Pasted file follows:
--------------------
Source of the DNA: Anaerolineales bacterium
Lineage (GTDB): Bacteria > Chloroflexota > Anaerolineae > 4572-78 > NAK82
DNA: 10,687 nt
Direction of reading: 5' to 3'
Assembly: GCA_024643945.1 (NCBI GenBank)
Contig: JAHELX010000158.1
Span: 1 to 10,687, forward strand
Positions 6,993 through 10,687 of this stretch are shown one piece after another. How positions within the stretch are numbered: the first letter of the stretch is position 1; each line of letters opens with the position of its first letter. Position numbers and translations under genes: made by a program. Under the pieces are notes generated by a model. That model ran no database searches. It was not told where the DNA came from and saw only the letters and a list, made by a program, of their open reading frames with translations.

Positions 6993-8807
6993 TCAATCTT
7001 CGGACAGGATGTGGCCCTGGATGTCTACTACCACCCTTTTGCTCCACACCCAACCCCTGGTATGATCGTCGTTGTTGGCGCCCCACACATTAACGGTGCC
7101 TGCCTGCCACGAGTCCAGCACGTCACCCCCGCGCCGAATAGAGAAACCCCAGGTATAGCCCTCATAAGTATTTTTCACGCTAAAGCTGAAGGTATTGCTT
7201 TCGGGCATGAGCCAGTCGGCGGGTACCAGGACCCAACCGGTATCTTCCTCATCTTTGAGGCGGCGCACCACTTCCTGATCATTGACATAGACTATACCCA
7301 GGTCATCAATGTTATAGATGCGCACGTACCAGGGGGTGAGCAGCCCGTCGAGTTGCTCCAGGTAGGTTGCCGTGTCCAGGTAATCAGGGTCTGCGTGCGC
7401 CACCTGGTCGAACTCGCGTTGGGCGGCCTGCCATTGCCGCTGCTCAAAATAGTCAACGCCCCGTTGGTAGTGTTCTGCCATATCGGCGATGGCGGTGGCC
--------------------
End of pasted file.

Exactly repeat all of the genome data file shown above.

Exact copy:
Source of the DNA: Anaerolineales bacterium
Lineage (GTDB): Bacteria > Chloroflexota > Anaerolineae > 4572-78 > NAK82
DNA: 10,687 nt
Direction of reading: 5' to 3'
Assembly: GCA_024643945.1 (NCBI GenBank)
Contig: JAHELX010000158.1
Span: 1 to 10,687, forward strand
Positions 6,993 through 10,687 of this stretch are shown one piece after another. How positions within the stretch are numbered: the first letter of the stretch is position 1; each line of letters opens with the position of its first letter. Position numbers and translations under genes: made by a program. Under the pieces are notes generated by a model. That model ran no database searches. It was not told where the DNA came from and saw only the letters and a list, made by a program, of their open reading frames with translations.

Positions 6993-8807
6993 TCAATCTT
7001 CGGACAGGATGTGGCCCTGGATGTCTACTACCACCCTTTTGCTCCACACCCAACCCCTGGTATGATCGTCGTTGTTGGCGCCCCACACATTAACGGTGCC
7101 TGCCTGCCACGAGTCCAGCACGTCACCCCCGCGCCGAATAGAGAAACCCCAGGTATAGCCCTCATAAGTATTTTTCACGCTAAAGCTGAAGGTATTGCTT
7201 TCGGGCATGAGCCAGTCGGCGGGTACCAGGACCCAACCGGTATCTTCCTCATCTTTGAGGCGGCGCACCACTTCCTGATCATTGACATAGACTATACCCA
7301 GGTCATCAATGTTATAGATGCGCACGTACCAGGGGGTGAGCAGCCCGTCGAGTTGCTCCAGGTAGGTTGCCGTGTCCAGGTAATCAGGGTCTGCGTGCGC
7401 CACCTGGTCGAACTCGCGTTGGGCGGCCTGCCATTGCCGCTGCTCAAAATAGTCAACGCCCCGTTGGTAGTGTTCTGCCATATCGGCGATGGCGGTGGCC